Forecast or cherry pick?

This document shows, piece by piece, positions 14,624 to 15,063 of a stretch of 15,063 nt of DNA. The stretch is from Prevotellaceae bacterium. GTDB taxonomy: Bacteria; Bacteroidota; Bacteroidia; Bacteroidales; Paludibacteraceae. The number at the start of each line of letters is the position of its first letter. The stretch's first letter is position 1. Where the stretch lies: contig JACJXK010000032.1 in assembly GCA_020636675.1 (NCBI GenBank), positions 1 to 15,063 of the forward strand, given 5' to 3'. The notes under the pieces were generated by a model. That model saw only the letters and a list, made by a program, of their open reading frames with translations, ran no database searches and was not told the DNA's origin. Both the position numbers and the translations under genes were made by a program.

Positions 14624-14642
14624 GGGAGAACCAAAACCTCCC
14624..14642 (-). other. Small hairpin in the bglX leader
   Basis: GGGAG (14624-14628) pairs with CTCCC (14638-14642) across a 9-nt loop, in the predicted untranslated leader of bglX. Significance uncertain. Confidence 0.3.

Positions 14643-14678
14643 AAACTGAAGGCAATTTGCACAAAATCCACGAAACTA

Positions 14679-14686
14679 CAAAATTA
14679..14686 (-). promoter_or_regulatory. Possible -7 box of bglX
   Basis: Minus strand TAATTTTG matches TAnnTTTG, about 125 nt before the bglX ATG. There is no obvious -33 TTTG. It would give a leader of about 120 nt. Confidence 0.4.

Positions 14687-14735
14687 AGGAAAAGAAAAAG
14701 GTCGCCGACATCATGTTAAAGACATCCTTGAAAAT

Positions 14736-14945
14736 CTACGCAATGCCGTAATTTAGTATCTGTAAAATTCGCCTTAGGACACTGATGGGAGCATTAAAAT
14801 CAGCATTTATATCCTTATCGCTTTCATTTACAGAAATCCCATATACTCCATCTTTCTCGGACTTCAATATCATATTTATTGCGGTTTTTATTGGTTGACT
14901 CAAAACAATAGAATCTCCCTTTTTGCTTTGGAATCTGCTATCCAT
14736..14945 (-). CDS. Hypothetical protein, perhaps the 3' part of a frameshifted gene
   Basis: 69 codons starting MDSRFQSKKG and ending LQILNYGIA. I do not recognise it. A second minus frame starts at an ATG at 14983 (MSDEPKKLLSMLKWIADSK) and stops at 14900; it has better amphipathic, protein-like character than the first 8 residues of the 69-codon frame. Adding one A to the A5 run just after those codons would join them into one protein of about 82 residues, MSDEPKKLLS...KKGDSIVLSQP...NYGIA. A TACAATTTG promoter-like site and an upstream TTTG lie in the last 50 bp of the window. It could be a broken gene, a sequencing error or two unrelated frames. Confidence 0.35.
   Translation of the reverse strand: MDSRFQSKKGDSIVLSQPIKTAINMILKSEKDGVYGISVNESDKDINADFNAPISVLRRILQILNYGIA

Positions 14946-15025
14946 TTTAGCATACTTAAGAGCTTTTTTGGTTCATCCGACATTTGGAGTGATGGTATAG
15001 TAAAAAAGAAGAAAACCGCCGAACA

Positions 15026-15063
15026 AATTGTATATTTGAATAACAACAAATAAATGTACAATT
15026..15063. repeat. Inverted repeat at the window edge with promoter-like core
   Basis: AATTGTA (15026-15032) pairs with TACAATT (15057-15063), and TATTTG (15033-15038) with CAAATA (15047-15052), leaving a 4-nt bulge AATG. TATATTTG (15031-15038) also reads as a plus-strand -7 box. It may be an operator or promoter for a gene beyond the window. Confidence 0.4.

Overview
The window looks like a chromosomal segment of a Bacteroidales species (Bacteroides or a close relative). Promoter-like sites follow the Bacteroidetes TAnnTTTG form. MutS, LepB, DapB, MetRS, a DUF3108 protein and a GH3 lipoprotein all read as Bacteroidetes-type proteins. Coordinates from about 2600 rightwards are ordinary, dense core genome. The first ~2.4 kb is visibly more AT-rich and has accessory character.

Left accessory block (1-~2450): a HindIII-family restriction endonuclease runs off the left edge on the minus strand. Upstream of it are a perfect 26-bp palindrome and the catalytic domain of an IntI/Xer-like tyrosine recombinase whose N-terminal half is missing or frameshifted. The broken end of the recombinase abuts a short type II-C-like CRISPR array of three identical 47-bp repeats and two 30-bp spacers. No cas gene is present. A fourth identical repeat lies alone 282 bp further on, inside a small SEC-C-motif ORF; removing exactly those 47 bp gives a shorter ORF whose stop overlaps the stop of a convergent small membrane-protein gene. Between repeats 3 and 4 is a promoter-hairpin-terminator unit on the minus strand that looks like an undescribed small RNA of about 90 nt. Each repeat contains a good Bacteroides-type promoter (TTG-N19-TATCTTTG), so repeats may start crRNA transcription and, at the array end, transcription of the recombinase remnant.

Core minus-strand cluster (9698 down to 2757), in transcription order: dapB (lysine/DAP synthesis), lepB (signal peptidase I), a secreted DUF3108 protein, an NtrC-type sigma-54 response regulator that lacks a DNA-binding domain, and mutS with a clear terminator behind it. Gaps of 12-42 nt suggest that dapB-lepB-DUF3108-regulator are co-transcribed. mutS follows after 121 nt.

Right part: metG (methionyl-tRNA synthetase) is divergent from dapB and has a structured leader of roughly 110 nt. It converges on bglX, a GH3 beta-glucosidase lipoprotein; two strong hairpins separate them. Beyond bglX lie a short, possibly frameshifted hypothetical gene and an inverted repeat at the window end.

When it comes to extreme events, public discussion of forecasts often focuses on predictive performance. After the international financial crisis of 2007, for example, the public paid a great deal of attention to economists who had correctly predicted the crisis, attributing it to their superior predictive ability. However, restricting forecast evaluation to subsets of extreme observations has unexpected and undesired effects, and is bound to discredit even the most expert forecasts. In a recent article, statisticians Dr. Sebastian Lerch and Prof. Tilmann Gneiting (both affiliated with HITS and the Karlsruhe Institute of Technology), together with their coauthors from Norway and Italy, analyzed and explained this phenomenon and suggested potential remedies. The research team used theoretical arguments, simulation experiments and a real data study on economic variables. The article has just been published in the peer-reviewed journal Statistical Science. It is based on research funded by the Volkswagen Foundation. … (Eurekalert)